Freedom and Normativity – Varieties of Free Will

  • Barbara Merker
Part of the Philosophical Studies Series book series (PSSP, volume 118)


The paper takes up a general conceptual discussion and, favoring a compatibilist framework, asks whether the manifold conceptions of free will may lead to the question of which of the enduring disputes are substantial ones about the same issue and which are perhaps only terminological ones due, for instance, to equivocal use of concepts. Firstly, five competing views on how to approach the problem of free will are discussed: 1) presupposition of a fixed reference of freedom of the will which has to be explained adequately; 2) formulation of a list of necessary and sufficient conditions for free will; 3) conceptual analysis of our intuitions on free will; 4) analysis of our social practice of attributing responsibility from a pragmatic point of view; and, finally, 5) criticism of other approaches in order to pinpoint the most plausible aspects to be used in any attempt to conceptualize the notion of free will. The paper then argues for an evaluative and substantive approach regarding those aspects of freedom of the will which matter in our practical disputes and a number of these aspects are discussed in detail, thereby presenting a complex account of what is (really) at stake in discussions on freedom of the will and autonomy.


Social Practice Alternative Possibility Free Action Folk Conception Ordinary Conception 
These keywords were added by machine and not by the authors. This process is experimental and the keywords may be updated as the learning algorithm improves.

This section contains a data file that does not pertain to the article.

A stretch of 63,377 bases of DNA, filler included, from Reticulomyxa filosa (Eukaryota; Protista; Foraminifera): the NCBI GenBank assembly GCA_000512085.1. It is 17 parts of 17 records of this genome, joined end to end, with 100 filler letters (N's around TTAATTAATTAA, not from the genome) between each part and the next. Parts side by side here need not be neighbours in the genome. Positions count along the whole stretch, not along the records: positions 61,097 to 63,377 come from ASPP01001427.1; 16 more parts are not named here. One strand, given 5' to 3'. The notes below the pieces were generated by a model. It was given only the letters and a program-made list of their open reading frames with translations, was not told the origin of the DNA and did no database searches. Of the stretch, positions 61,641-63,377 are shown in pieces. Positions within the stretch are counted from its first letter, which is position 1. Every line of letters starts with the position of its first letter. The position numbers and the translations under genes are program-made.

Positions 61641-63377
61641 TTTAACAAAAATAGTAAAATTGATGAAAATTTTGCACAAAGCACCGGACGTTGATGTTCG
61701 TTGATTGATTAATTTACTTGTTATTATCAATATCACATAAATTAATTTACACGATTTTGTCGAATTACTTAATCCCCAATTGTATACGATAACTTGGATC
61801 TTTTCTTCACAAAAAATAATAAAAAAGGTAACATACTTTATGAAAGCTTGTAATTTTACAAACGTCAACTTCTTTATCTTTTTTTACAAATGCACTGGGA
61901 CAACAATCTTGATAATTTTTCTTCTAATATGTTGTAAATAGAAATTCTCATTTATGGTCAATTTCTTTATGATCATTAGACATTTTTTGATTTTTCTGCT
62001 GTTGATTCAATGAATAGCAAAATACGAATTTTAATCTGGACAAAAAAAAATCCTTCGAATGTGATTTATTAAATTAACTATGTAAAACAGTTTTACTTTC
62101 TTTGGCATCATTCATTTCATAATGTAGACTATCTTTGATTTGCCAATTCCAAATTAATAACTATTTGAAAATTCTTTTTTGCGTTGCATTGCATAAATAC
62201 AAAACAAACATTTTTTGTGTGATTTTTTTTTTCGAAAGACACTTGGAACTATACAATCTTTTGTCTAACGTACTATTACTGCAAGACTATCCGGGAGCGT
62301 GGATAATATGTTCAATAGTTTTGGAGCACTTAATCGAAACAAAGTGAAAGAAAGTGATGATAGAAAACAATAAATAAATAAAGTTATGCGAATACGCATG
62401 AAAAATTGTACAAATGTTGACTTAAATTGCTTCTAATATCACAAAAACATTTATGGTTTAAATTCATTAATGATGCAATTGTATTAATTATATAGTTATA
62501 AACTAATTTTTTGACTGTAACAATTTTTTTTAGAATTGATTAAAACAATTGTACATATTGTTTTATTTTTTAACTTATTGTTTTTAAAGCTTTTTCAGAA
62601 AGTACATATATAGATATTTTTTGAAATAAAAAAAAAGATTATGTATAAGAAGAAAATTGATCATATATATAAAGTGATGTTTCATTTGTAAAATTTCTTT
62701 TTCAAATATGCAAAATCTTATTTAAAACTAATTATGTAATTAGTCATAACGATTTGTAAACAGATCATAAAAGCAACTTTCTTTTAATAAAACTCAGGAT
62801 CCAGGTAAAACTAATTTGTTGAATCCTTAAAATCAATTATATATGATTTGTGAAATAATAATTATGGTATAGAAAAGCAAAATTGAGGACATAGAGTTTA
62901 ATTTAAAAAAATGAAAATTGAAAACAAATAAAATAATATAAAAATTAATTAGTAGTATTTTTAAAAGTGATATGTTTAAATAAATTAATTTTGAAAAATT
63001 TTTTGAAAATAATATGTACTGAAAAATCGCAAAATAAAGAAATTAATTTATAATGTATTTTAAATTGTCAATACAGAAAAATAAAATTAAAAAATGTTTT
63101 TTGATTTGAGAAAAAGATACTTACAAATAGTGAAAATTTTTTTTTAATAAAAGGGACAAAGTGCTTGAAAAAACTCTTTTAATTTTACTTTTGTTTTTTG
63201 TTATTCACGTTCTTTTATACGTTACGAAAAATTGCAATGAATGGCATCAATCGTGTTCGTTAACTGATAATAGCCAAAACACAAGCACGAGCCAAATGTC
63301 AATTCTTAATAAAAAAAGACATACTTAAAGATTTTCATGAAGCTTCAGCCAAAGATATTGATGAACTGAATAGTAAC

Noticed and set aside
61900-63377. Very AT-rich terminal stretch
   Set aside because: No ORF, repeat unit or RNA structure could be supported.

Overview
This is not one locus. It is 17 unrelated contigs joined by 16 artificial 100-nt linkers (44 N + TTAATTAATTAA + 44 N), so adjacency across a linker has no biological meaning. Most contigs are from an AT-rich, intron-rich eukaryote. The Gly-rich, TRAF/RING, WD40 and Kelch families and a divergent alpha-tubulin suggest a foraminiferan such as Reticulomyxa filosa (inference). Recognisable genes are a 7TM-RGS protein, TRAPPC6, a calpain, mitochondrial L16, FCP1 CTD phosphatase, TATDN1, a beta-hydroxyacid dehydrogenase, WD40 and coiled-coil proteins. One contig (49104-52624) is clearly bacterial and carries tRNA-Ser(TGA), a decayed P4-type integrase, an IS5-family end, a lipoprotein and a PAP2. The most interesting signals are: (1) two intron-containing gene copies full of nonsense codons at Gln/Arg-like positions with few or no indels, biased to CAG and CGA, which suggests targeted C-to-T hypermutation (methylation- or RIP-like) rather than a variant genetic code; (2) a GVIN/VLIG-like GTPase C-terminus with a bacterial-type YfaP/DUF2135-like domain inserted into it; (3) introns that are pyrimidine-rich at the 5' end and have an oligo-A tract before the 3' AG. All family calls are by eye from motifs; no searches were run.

1. Aristoteles. 1986. Über die Seele, Aristoteles Werke in dt. Übersetzung, vol. 13. Berlin: Akademie.Google Scholar
  2. Baumann, Holger (Ms.). Die Frage nach personaler Autonomie.Google Scholar
  3. Bayertz, Kurt. 1995. Eine kurze Geschichte der Herkunft der Verantwortung. In Verantwortung – Prinzip oder Problem, ed. K. Bayertz. Darmstadt: WBG.Google Scholar
  4. Berofsky, Bernard. 1995. Liberation from the self. New York: Cambridge University Press.CrossRefGoogle Scholar
  5. Bieri, Peter. 2001. Das Handwerk der Freiheit. München/Wien: Hanser.Google Scholar
  6. Brandom, R.B. 2004. Hegels Erbe. In Hegels Erbe und die theoretische Philosophie der Gegenwart, ed. Ch Halbig et al., 46–77. Frankfurt/M: Suhrkamp.Google Scholar
  7. Demandt, Alexander. 1999. Hände in Unschuld – Pontius Pilatus in der Geschichte. Köln: Böhlau.Google Scholar
  8. Evans, E.P. 1906. The criminal prosecution and capital punishment of animals, the lost history of Europe’s animals trials. New York: E. P. Dutton.Google Scholar
  9. Frankfurt, Harry. 1988. The importance of what we care about. Cambridge: Cambridge University Press.CrossRefGoogle Scholar
  10. Frankfurt, Harry. 1999. Autonomy, necessity, and love. In Necessity, volition and love, ed. H. Frankfurt, 129–141. Cambridge: Cambridge University Press.Google Scholar
  11. Frankfurt, Harry. 2006. Taking ourselves seriously, getting it right. Stanford: Stanford University Press.Google Scholar